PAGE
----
The Wire: Spring 2023 – With the Capital Gains Tax annual exempt amount set to reduce, is it time to crystallise some gains?
(Estimated read time 5 minutes)
With the Capital Gains Tax annual exempt amount set to reduce, is it time to crystallise some gains?
In 2020/21, Capital Gains Tax (CGT) brought in £14.3 billion for the exchequer, realised on £80 billion of gains and affecting 323,000 taxpayers.
The total CGT liability increased sharply in the most recent figures – indeed, the amount of gains and number of taxpayers increased by 19% and 20% respectively.
Back in 2020, the Office of Tax Simplification published a report in which they recommended the government should “consider more closely aligning CGT rates with Income Tax rates”.
While the recommendations were not implemented at the time, the tax has remained a focus for successive chancellors. The latest, Jeremy Hunt, finally announced some reforms to CGT in his 2022 autumn statement.
So, with changes to CGT in the pipeline, now is a good time to focus on how you can utilise the valuable annual exempt amount on capital gains.
More about your annual CGT allowance
When looking at maximising your tax allowances, the CGT annual exempt amount is one that often flies under the radar.
This exemption lets you make a certain amount of gain each year before you must pay tax. Nearly everyone who is liable for CGT benefits from the allowance, including trusts.
In 2022/23, the annual exempt amount stands at £12,300. However, in the autumn statement, the chancellor announced that the exemption would reduce to £6,000 in the 2023/24 tax year, and just £3,000 in the 2024/25 tax year.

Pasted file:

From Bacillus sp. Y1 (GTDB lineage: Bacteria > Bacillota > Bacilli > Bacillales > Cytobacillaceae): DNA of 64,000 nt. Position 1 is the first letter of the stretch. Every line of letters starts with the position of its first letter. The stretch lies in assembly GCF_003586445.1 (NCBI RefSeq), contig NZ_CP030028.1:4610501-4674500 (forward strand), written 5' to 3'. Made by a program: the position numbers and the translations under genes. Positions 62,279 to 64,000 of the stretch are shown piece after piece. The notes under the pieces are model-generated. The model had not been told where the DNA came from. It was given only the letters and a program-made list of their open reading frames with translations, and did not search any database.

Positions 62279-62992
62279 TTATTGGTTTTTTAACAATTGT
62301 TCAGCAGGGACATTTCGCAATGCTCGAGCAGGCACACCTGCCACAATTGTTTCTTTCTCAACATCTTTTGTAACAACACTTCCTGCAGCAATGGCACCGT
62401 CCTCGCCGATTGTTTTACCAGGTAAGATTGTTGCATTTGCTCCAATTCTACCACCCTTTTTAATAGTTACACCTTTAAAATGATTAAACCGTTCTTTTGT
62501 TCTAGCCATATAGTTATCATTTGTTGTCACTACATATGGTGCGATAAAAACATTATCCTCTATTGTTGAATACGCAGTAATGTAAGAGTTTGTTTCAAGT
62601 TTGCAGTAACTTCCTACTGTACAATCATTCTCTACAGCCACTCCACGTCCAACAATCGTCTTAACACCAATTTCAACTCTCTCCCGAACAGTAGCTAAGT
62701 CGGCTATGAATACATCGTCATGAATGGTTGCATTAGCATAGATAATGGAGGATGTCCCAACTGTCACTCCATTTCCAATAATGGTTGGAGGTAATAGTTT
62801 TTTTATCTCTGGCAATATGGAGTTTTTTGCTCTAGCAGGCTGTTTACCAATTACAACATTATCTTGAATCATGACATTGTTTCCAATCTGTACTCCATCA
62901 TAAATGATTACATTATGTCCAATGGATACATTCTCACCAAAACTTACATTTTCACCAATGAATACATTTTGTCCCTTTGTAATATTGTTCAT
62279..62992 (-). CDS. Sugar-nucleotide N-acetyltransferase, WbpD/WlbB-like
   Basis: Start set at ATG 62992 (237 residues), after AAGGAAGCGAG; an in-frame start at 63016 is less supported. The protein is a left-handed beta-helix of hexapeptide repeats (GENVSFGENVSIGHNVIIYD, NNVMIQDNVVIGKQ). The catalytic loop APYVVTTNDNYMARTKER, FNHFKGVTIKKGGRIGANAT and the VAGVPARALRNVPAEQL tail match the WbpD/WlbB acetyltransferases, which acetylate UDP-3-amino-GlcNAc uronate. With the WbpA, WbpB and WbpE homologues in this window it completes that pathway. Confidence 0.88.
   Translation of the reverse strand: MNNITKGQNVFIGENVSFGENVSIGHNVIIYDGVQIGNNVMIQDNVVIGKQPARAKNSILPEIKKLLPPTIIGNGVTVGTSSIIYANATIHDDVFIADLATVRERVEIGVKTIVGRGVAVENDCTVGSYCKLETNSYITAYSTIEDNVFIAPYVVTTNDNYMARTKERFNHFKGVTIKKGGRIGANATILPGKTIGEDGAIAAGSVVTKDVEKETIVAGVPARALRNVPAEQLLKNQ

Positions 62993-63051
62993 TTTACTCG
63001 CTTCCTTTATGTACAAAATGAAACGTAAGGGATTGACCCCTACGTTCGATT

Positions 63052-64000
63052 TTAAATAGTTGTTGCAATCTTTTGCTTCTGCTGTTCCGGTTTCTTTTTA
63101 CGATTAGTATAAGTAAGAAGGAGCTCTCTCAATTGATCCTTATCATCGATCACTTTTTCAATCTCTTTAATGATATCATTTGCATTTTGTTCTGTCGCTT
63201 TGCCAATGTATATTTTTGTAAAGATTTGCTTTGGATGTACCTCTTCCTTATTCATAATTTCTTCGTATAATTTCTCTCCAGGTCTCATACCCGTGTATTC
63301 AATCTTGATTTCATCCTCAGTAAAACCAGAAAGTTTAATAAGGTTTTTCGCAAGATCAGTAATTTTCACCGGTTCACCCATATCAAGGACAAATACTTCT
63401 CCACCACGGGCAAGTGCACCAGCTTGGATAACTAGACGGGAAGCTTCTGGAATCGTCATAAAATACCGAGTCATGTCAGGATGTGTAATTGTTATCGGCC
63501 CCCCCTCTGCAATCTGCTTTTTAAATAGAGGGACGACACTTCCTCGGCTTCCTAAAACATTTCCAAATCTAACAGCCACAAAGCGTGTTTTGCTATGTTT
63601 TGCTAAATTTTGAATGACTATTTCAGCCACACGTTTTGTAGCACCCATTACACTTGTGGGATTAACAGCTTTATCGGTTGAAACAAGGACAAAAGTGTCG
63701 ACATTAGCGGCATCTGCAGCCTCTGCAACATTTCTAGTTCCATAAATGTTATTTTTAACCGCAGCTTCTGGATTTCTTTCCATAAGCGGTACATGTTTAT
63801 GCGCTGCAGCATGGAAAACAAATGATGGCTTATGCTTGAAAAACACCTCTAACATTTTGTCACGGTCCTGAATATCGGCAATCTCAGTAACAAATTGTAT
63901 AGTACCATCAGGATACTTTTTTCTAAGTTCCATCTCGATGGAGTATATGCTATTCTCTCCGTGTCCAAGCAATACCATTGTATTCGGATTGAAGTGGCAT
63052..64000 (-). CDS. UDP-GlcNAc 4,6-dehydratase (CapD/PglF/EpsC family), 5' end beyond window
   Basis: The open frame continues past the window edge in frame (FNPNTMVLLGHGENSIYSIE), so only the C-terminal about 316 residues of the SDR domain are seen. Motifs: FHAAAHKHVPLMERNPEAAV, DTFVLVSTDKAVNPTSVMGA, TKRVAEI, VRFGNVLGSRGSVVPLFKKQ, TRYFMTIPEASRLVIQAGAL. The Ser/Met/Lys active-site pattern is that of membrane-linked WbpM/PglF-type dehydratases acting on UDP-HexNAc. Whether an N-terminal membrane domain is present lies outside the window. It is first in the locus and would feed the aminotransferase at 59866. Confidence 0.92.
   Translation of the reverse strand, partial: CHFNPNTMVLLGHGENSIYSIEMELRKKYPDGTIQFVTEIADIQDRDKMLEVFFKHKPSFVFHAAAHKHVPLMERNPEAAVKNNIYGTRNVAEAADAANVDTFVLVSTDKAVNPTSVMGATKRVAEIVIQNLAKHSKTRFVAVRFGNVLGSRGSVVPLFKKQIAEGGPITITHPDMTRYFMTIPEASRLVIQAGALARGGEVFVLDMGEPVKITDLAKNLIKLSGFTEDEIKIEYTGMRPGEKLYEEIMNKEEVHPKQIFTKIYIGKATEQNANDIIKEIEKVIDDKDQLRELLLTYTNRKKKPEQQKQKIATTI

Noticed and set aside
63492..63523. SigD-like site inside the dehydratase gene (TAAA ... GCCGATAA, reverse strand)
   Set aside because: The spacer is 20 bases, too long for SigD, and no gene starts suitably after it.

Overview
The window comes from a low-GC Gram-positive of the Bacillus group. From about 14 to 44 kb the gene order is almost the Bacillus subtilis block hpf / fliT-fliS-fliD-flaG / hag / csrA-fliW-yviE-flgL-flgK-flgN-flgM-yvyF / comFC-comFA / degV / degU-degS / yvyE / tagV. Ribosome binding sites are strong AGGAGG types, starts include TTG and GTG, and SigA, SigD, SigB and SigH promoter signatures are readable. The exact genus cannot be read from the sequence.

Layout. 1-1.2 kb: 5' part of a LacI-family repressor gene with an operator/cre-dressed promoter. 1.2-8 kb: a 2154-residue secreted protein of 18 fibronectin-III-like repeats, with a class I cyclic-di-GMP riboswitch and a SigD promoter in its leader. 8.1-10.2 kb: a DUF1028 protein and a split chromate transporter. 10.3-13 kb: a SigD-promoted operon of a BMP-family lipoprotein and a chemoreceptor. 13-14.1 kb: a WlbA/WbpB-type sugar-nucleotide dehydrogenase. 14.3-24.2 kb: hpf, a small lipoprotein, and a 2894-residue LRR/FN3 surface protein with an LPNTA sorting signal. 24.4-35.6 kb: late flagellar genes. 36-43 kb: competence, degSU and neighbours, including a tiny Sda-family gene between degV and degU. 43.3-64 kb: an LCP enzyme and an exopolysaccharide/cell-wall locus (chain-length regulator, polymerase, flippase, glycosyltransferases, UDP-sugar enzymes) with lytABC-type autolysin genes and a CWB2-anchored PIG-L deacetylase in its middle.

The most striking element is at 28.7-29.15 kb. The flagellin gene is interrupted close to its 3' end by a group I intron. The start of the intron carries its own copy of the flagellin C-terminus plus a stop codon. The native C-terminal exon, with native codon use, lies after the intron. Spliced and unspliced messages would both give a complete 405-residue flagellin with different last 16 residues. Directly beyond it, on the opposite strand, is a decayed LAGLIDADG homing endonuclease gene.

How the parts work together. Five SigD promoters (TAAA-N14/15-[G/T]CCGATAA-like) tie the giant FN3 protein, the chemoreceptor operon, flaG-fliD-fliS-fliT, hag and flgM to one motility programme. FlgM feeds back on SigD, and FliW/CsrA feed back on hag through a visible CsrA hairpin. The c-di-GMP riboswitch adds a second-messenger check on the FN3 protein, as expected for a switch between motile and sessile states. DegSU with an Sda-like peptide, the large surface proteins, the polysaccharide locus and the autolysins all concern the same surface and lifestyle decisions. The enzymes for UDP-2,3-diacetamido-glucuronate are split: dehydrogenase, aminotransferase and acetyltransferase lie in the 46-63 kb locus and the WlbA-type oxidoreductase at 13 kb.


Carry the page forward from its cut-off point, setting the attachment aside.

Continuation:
It’s important to remember you only pay CGT on gains. CGT is a tax on the profit when you sell (or dispose of) an asset that has increased in value. It is the gain you make that’s taxed, not the amount of money you receive.
Most commonly, these assets refer to:
- Second homes
- Shares, bonds, funds (including exchange-traded funds), and business assets not held in an ISA
- Commercially dealt antiques, rather than personal possessions, gifts, or private cars.
Of course, gains are ultimately what investing is all about. However, as an investor, Capital Gains Tax is like the giant boulder chasing Indiana Jones in Raiders of the Lost Ark – you can only run for so long before you need a plan and a strategy. This is especially the case in light of the chancellor’s decision to cut this valuable exemption.
Charlotte has a portfolio worth £2,500,000. After one year of investment the portfolio has risen 10%, giving a gain of £250,000. If Charlotte was to encash the entire portfolio at this point, she would have to pay tax on the £250,000 gain.
In the 2022/23 tax year, the CGT annual exempt amount is £12,300, so the actual taxable gain would be £237,700.
Charlotte would then pay £47,540 in CGT (£237,700 x 20%) but has not paid the first £2,460 (£12,300 x 20%) as this is covered by the exemption.
If this were to happen in the 2023/24 tax year when the annual exempt amount reduces to £6,000, Charlotte would pay £48,000 in CGT (£244,000 x 20%). She has not paid the first £1,200 (£6,000 x 20%) as this is covered by the exemption.
Why you should consider crystallising gains
As an investor, your CGT annual exemption is very much an annual “use it or lose it”. You can’t carry it forward to future years.
Ideally, you should ensure that the full exemption – £12,300 in 2022/23 – is “harvested” from your total gains in any given year. If it isn’t, you could just be kicking a tax can down the road.